Published 2011 345 pages
Summary (from the book jacket)
Once, Sarah Bingham's biggest challenge was making her students pay attention in class. Now, after rescuing a wounded stranger, she's handed in the middle of a battle between corrupt vampires and powerful immortals who also need blood to survive. Roland Warbrook is the most compelling man Sarah has ever laid hands on. But his desire for her is mingled with a hunger he can barely control...
In his nine centuries of immortal existence, no woman has tempted Roland as much as Sarah. But asking her to love him is impossible – when it means forfeiting the world she's always known, and the life he would do anything to protect…
Dianne Duvall’s debut novel, Darkness Dawns, is the first book in a new paranormal romance series featuring the Immortal Guardians. Whilst not without teething troubles, Duvall’s debut effort should make satisfying reading for paranormal romance fans and occasionally hints her potential to write great action-packed romance.
The Immortal Guardians are a small group of immortals who protect humanity from vampires, usually by hunting and slaying the vampires before they can kill or infect more people with the vampire virus. Being infected isn’t a good thing – bloodlust and insanity swiftly follow – meaning that most vampires live a miserable and fairly short existence before their final death at the hands of an Immortal Guardian. Vampirism as the result of a virus is nothing new in vampire fiction – the twist here is that in a tiny number of “gifted” people the virus mutates into something that gives vampire-like benefits but without the downsides of homicidal mania. All these special people are recruited into the Immortal Guardians where they put their super-strength, immortally and other gifts to good use, keeping the vampires in check.
The opening pages of Darkness Dawns finds 900 year-old Roland losing a battle with a group of vampires, who stake him out to meet the sun. Sarah Bingham had no idea that vampires or immortals existed but when she finds Roland wounded and staked she quickly rescues him and takes him into her home. The vampires have a grudge against Roland, and now that she has thwarted their plans, Sarah too. Unable to leave her alone Roland pulls Sarah into a paranormal world that she never would have dreamed existed. Romance interspersed with plenty of vampire slaying action quickly follows.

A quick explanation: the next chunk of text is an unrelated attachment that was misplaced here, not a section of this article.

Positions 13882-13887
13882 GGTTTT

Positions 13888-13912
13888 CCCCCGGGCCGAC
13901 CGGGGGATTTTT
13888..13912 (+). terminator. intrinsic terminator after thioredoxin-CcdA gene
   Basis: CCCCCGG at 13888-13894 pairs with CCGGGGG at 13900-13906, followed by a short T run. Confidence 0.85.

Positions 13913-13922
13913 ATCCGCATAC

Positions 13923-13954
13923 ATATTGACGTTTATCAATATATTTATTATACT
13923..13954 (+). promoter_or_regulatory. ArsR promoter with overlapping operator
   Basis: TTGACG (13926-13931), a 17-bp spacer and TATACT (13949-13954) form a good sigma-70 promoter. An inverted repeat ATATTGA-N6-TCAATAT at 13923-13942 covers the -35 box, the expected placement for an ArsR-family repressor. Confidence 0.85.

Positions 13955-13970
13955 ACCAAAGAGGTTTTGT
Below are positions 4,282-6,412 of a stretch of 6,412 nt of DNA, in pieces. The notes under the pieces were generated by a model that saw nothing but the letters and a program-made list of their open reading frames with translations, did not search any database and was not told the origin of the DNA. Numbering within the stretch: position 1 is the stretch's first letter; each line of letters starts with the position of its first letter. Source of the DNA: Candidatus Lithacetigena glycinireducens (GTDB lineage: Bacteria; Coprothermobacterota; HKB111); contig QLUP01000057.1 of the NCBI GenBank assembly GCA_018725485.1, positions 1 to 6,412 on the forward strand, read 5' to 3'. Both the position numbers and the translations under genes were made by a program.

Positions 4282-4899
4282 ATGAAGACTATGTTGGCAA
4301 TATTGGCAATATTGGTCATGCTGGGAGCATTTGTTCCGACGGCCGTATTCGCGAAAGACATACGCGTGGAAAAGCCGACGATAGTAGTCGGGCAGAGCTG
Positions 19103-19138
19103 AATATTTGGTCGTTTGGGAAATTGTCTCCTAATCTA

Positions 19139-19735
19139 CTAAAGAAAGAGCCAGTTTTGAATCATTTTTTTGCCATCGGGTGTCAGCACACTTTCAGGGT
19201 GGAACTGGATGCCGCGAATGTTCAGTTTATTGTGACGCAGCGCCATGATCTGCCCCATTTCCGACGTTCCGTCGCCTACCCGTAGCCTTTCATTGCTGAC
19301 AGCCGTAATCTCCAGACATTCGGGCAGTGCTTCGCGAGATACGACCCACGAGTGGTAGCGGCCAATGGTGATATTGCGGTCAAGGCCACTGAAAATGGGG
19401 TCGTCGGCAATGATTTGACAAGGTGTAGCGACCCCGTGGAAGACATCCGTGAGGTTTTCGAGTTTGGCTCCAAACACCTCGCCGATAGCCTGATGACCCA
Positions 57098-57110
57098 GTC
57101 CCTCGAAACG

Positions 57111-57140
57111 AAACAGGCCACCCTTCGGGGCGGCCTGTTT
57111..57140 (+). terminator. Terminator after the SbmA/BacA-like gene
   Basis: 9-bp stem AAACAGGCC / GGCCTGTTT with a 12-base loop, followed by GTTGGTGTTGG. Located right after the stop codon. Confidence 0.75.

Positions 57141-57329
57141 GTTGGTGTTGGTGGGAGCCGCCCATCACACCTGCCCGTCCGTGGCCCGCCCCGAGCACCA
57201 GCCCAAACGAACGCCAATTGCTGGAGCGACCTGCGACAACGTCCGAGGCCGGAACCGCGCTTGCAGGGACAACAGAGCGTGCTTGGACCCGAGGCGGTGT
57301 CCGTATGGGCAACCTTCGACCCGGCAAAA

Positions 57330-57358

So what’s the problem? Well, there are a few incongruous items and passages in the book which in my opinion really should have been squashed by the Editor’s red pen. Firstly, there is Roland’s sexual history, “When the strain of celibacy grew too much, he simply sought out prostitutes or women looking for one-night stands and allowed them to sate his needs.” In my opinion the word “prostitutes” in a man’s sexual history gives him a creepy yuck factor that surpasses drinking blood any day.
But by far the most bizarre was the heroine’s organic food rants. Initially they raised an eyebrow, followed by a snort of disbelief as they continued – eventually leading to them becoming great big jarring things that ending up with me deciding that the Editor should have struck every reference to the word “organic” from the manuscript for the benefit of its readers. The organic / vegetarian / health-food rants came across as preachy, possibly a personal crusade (verging on fetish) of the author’s, but add absolutely no value to the story what so ever.
There are a couple of other factual mistakes in the novel, which again I think a savvy editor should have picked up, but I won’t point them out you because if are inclined to read this book and you don’t spot them for yourself, you don’t want me making you notice them.
Why would you want to read this book if it’s got so many oddities? Well, while the whole food thing is beyond strange and the plotting is occasionally convenient, rather than inspired, there is some great banter and dialogue between the Immortal Guardians who are all alpha-male material. In fact the Immortal Guardians have something of Sherrilyn Kenyon’s Dark Hunters about them (obviously without her complex Greek mythology) but still their wit, fighting skills, sacred duty and snappy dialogue do go a long way to easing the reader over some of the books more bumpy passages.
The Guardian’s leader, Seth, is a man of great supernatural talent and mystery (again reminiscent of Kenyon’s Acheron) but his secrets are his own and vague hints of what those secrets might be must be enough to satisfy the reader of Darkness Dawns for now because Seth and other Guardians will obviously be fodder for later books in the series.
Darkness Dawns may not be perfect but it is action-packed and the world of the Immortal Guardians shouldn’t fail to appeal to paranormal romance fans who like their romance to be served with a strong dash of vampire slaying action.
LoveVampires Review Rating:
Find out more about the Immortal Guardians and read an excerpt from this novel at the author’s website. Visit Dianne Duvall’s site